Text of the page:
Fabrizio Ajello – Nikhil Chopra
A dialogue

“There is no object in the world that is not ready to welcome the glory of the sign, the splendor of that signature, which is possession and grandeur, an indication of rhythm, an abstract play. Everything is ready to lose its boundaries, to be nothing more than a fragment of a page, a vehicle for a devoted, liturgical ornament; the air isn’t different from the wall, the cup is a jewel, the carpet is a building; all forms, all materials collaborate.”

These are the words written by Giorgio Manganelli at the conclusion of a critical text about the interesting exhibition titled “Occident-Orient.” However these same words echoing when I am faced with the work of the artist Nikhil Chopra. The reference to poetry is inevitable as an art of creation, as indeed indicated by the etymological origin of the Greek word “poemì” (to put words in Greek) from which it comes back. Chopra’s work stands precisely on the edge of material creation and pure thought, dragging into the webs of the poetic, where everything ferments and inevitably transforms. Considering time and space is necessary, but what time are we talking about? What space are we discussing?

Time does not exist. Space does not exist. It’s as if it’s all in our minds. Nothing more than a projection to believe in for reassurance of certain points. The stakes of the giant, delicate tent of our existence. A precarious shelter to adorn with care, so that we can narrate our passage in this life. Traces in the landscape, signs of the landscape within us. The signs, perhaps, not only represent, but they also have the function as nails capable of fixing an unstable perception, a skirmish of vision. The fervent search for lost time confirms the fragility of our steps, our exclusive alignment with an hypothetical identity.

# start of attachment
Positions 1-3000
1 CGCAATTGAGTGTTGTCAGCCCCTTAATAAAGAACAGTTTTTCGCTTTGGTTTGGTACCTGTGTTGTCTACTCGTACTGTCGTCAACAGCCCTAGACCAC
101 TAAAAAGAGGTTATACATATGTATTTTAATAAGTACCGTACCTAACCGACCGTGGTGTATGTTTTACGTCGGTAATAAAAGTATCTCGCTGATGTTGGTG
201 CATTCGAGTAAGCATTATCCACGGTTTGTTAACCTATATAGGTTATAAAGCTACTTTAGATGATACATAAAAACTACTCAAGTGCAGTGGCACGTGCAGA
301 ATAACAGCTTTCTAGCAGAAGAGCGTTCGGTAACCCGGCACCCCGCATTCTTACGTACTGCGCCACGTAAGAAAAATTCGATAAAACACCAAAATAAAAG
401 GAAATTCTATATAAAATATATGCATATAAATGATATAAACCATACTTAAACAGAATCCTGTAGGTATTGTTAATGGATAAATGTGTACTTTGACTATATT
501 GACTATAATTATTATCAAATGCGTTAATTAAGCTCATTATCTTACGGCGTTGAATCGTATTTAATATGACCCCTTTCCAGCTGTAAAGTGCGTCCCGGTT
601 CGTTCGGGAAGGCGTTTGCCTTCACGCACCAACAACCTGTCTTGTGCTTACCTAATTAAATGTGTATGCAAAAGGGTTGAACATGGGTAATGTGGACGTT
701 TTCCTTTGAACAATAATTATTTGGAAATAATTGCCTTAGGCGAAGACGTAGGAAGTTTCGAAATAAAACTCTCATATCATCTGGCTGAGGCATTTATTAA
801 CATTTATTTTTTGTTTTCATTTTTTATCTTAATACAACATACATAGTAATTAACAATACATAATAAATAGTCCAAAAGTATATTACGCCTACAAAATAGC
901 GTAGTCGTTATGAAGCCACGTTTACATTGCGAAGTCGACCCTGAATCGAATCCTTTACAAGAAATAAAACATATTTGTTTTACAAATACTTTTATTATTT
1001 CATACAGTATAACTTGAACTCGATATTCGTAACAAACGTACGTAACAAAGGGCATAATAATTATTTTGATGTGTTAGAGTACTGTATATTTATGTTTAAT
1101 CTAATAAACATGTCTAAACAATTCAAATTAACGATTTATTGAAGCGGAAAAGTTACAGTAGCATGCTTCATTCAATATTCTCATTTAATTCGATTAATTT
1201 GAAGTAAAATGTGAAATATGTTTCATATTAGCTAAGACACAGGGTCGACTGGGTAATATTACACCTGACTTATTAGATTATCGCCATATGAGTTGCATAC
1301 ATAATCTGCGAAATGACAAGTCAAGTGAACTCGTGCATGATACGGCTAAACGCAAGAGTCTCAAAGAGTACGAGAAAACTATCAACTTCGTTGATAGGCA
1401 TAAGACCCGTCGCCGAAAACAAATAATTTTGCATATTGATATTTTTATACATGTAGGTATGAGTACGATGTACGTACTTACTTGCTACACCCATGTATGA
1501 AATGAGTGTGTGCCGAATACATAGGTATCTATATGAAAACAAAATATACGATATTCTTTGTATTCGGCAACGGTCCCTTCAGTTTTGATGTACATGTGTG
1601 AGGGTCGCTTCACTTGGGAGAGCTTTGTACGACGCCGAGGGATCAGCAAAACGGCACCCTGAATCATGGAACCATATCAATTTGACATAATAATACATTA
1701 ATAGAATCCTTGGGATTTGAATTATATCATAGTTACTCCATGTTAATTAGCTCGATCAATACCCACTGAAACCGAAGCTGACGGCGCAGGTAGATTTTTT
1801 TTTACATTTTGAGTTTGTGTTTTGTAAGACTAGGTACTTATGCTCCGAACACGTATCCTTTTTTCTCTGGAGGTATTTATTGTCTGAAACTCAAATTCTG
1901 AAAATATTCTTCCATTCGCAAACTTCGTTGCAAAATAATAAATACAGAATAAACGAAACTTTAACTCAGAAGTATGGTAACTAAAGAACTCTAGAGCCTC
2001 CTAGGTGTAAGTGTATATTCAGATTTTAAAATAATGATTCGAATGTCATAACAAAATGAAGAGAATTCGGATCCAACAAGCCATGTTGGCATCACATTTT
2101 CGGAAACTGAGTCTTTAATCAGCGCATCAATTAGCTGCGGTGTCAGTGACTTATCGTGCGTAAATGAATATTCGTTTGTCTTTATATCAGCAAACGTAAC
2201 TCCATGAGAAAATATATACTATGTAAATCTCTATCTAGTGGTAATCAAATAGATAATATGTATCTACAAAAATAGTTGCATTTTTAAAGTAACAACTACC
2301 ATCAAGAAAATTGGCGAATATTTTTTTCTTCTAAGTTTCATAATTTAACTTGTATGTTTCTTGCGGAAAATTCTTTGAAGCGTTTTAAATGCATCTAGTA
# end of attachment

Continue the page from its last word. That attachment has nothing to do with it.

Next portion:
Julien Pacaud: of gods and men

Nikhil Chopra, Fire water – 2018 (Courtesy: GALLERIA CONTINUA)

F.A.: In these gloomy days I thought of a famous passage where Gilles Deleuze stated that music and painting have a common issue: capturing forces. He added also, the aim of painting is defined as the attempt to make forces that are invisible visible.

Speaking of you and your work, is it possible to consider you as a “painter” and is it still possible to be a painter today in an ultra-technological society increasingly relying on artificial intelligence?

N.C.: Of course it is. In painting, there is nothing artificial. It’s a distinctly human activity. Think about the paintings inside the Lascaux caves in France, which bear witness to how the need for images has always been a distinguishing trait of human beings and it is also an inevitable connection with memory and language. These are features that have always greatly interested me. While artificial intelligence allows for connecting and producing, it currently cannot replicate the quality of touch, smell, taste and cannot reach the warmth of life. Therefore painting will always be relevant, just like literature, music and every other human expression bound to creative languages. It’s an instinctive matter, inherent in us.